Robert Flemying as The Horrible Dr. Hichcock (1962).

Robert Flemyng as The Horrible Dr. Hichcock (1962).

            Needless to say, the ‘Victorian’ representation of this is rather chaste by today’s standards, with all parties fully clothed at all times. But this is all that’s required to communicate the concept. The viewer understands that this is what’s going on and that’s shocking enough. No doubt were the film to be remade today we’d be subjected to interminable scenes of the good doctor humping away at Margaretha and Cynthia’s prone bodies, as though audiences are unable to grasp anything that they’re not shown explicitly and ad nauseum. Not so with Freda’s film; with this shocking status quo established, it’s on with the real story.

            The narrative offers neither to condone nor condemn Hichcock’s actions – there are at no point any words of moral contextualisation from an ‘expert’, psychiatrist, or agent of the law, nor are we made privy to any mitigating circumstances that might help us understand how he has developed this most extreme of fetishes. The communication of this unholy lust is managed mainly through Flemyng’s frantic mugging and grimacing in the scenes where Hichcock is under its thrall. On the one hand rather amusing, but also strangely truthful on the other, Hichcock’s fevered facial expressions and Roman Vlad’s eerie recurring theme connect us with his wordless mental processes and hence make us feel complicit in his dark deeds.

It is only a matter of time before Hichcock can no longer resist the urge to induct new wife Cynthia into the dark playtimes of his secret room. When she awakes from the anaesthetic, startled already by the unfamiliar room, he emerges from behind a black valance a leering and hideous monster, his thin mask of Victorian respectability and civilisation ripped away to reveal the primitive within. Bathed in red-gelled light, it is an inhuman, almost corpse-like face of bestial lust that totters on that tenuous tightrope between comical and terrifying.

However, all this focus on the doctor belies the fact that Hichcock is for the most part a ‘new wife in peril’ film of the sort so masterfully achieved by our ‘hero’s’ almost-namesake, Alfred Hitchcock himself, in films like Suspicion (1941) and Rebecca (1940). Rebecca is a major influence, with the dead wife holding sway over a master and his servants, and plaguing the new pretender to his affections from beyond the grave. Martha is Hichcock‘s ‘Mrs. Danvers’, complicit in her master’s games and obviously greatly titillated by them judging by her facial expressions in the early sections. Devoted to her former mistress, she treats the newcomer with open contempt. When Cynthia finds an ornate door, she is startled by Martha, who gruffly informs her, “Your room’s up there.” “Why is this door locked?” Cynthia asks. “It’s always been locked,” replies the housekeeper, as though this should suffice as an answer.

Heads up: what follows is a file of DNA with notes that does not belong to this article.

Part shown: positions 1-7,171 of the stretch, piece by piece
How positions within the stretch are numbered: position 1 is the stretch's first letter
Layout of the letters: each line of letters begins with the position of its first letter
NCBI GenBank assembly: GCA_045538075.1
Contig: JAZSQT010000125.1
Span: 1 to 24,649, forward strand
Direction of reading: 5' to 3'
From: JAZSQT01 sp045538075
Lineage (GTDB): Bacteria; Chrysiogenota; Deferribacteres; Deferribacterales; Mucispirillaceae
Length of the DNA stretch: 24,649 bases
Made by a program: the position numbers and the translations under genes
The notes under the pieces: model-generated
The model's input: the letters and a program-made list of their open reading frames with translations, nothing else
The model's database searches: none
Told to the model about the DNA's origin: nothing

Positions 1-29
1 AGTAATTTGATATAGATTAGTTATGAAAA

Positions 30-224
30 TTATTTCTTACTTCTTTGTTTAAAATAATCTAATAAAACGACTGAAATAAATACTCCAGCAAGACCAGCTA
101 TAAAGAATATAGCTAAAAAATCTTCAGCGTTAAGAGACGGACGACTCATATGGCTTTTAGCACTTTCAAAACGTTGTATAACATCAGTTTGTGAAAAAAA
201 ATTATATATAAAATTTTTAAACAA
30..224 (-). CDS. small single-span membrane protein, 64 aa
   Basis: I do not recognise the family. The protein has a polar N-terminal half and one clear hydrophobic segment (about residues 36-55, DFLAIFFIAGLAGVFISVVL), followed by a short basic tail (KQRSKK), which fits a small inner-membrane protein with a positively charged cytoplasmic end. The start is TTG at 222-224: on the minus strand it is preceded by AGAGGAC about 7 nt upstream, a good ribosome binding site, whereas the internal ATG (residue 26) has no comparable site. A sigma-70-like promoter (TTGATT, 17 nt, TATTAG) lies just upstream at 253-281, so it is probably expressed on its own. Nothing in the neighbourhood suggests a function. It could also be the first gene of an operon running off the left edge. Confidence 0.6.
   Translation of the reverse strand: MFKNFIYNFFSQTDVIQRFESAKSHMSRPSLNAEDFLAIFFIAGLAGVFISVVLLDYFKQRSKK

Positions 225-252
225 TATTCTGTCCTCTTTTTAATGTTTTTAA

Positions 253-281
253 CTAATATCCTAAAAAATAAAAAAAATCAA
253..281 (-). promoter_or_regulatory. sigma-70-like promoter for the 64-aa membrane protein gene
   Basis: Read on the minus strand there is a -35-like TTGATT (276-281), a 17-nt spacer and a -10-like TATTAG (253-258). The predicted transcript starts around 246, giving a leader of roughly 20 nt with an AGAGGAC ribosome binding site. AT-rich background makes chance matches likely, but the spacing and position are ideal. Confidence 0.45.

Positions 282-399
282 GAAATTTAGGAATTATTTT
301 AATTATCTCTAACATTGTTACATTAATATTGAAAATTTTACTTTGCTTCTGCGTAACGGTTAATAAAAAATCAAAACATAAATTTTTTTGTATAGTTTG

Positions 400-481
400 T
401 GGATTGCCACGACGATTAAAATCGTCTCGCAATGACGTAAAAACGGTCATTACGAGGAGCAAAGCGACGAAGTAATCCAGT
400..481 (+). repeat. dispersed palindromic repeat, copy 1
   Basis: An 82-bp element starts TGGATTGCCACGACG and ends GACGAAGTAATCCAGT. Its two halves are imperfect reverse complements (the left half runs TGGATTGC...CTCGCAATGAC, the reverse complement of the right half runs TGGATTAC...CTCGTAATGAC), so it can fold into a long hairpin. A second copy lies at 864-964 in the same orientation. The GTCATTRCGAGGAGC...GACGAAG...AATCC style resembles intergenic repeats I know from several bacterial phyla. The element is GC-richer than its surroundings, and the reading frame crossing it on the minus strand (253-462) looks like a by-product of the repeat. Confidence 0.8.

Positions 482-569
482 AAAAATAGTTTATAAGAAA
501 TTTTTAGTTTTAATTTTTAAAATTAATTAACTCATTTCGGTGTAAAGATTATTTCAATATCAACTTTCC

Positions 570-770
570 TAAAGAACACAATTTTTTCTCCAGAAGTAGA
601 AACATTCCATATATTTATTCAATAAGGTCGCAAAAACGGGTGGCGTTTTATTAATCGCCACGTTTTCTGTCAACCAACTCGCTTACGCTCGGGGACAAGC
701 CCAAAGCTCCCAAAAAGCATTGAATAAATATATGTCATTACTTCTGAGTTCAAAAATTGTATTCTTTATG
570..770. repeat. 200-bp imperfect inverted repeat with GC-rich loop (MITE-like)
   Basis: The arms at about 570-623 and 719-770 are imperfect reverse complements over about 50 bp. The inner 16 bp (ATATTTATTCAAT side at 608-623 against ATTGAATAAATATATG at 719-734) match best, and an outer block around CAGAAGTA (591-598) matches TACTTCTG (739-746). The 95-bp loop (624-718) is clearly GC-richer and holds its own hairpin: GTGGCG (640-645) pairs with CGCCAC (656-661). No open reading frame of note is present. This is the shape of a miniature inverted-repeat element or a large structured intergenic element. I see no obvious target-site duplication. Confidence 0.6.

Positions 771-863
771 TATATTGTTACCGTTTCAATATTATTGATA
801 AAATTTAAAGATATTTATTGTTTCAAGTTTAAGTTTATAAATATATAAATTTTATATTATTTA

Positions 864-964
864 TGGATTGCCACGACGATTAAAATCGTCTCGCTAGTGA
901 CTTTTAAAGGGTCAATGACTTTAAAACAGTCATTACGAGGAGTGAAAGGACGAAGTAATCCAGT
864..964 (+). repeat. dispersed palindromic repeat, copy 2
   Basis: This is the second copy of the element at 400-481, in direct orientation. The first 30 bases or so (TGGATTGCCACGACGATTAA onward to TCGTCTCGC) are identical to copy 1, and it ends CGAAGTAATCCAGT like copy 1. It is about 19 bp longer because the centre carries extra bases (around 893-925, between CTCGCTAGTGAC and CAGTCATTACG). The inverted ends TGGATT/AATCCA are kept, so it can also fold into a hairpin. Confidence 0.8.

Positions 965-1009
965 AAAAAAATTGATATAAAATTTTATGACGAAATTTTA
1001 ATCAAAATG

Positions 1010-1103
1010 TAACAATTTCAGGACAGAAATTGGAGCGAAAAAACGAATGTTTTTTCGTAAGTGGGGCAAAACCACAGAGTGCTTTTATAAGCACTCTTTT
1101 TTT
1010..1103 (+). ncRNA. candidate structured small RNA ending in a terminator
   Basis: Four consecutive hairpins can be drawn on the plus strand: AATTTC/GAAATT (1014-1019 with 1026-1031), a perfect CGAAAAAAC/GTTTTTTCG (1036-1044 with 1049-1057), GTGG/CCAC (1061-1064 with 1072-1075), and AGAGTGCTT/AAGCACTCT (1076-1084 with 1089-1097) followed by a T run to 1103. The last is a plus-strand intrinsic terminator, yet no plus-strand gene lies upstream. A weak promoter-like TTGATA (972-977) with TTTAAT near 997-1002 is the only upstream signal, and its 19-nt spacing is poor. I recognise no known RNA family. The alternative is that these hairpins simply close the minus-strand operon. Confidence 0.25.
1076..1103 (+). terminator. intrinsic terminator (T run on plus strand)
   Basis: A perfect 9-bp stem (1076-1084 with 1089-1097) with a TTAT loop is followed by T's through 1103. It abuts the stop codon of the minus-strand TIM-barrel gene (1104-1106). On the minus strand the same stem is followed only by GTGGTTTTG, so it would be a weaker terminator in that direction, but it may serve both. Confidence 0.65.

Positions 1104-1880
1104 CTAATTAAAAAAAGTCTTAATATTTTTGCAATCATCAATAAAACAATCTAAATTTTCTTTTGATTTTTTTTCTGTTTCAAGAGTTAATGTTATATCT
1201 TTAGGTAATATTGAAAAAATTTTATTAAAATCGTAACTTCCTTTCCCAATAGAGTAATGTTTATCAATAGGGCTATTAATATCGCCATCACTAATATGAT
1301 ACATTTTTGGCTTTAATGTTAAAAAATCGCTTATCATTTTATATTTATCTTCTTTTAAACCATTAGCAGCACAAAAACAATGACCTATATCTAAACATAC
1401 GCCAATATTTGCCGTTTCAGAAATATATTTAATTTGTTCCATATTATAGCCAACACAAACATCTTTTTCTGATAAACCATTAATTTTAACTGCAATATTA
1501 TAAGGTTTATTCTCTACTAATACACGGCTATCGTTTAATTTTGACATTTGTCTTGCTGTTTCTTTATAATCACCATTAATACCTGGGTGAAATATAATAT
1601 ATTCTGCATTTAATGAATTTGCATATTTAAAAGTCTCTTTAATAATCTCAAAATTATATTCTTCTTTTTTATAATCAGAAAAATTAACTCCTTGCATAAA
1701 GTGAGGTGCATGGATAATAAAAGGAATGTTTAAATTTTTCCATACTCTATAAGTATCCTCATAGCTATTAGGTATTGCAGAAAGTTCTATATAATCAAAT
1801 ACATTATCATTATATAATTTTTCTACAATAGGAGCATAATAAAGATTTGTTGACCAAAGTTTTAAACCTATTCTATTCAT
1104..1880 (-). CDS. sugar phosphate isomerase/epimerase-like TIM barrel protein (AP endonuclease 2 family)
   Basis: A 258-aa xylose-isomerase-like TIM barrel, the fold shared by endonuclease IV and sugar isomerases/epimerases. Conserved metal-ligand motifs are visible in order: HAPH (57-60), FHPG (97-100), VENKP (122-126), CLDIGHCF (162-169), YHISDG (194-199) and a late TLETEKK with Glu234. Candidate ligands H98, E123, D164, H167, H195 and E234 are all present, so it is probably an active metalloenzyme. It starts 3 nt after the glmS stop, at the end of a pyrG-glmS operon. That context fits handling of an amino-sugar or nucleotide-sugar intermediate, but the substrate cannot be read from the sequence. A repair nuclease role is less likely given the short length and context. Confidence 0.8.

Unfortunately, we never truly get to see the full extent of Martha’s devotion because she is for some reason written out of the story in time for the last reel, as though Gastaldi didn’t have a clue what to do with the character. Hichcock simply sends her away for the night and that’s the last we see of her. With so many Hitchcockian elements in place, it’s little wonder that many critics of the time took the film to be a camp parody of the master’s work.

But Freda’s film is a visual treat, from its deliciously fog-laden graveyard opening and huge gothic mansion exterior with perpetually storm-swept grounds, to their stark contrast with the brightly lit hospital scenes. Esteemed critic Raymond Durgnat, in a much-cited passage from his Films and Feeling (cited more often as an example of his transcendent film writing than for reasons pertinent to the film itself), extols the virtues of the scene depicting Magaretha’s funeral. A high shot shows the mourners crowded around the front of the mansion, a sea of black umbrellas in the pouring rain (clearly influenced by a similar scene in Hitchcock’s Foreign Correspondent [1940]), with strong midday sunshine bearing down from the right. “As the procession passes a row of silhouetted, green-tinged cypresses, a shaft of sunlight pours down on them and for a split second is broken up by the camera lens into all the colours of the rainbow,” says Durgnat. ‘‘’Artificial’ as it is — the human eye wouldn’t see it — the effect ‘fits’, because it lifts to the level of paroxysm the tragic irony of sunlight at a young woman’s funeral.”  The effect of this truly is stunning.

Another particularly eye-catching sequence takes place where the newly-arrived Cynthia hears dragging footsteps on the landing outside her room. As the camera prowls along the corridor with the intruder, the sounds of dragging steps are amped up and the landing suffused in primary-coloured light. From her side of the door, a terrified Cynthia sees the handle turn from the inside, in a moment that was clearly absorbed by a young Dario Argento, if Suspiria (1977) and Inferno (1980) are anything to go by. Brilliantly staged, the scene wouldn’t be out of place if dropped randomly into either one of those films, and it masterfully invites us to share in Cynthia’s suspense and terror.

Unlike in some of her other horror roles, Steele’s character enjoys our almost complete identification here, being, like us, the newcomer to the situation. In Black Sunday and others, the ‘good’ Barbara is completely overshadowed and upstaged by an evil doppelganger of some sort, but here we are convinced that Cynthia is quite genuine, even after being told that she has suffered from mental health issues up until recently. Of course, being Barbara Steele, her very appearance has sublimely sinister undertones to those familiar with it, making her as much a part of the Gothic fabric of Freda’s film as the graveyard gates at the film’s start.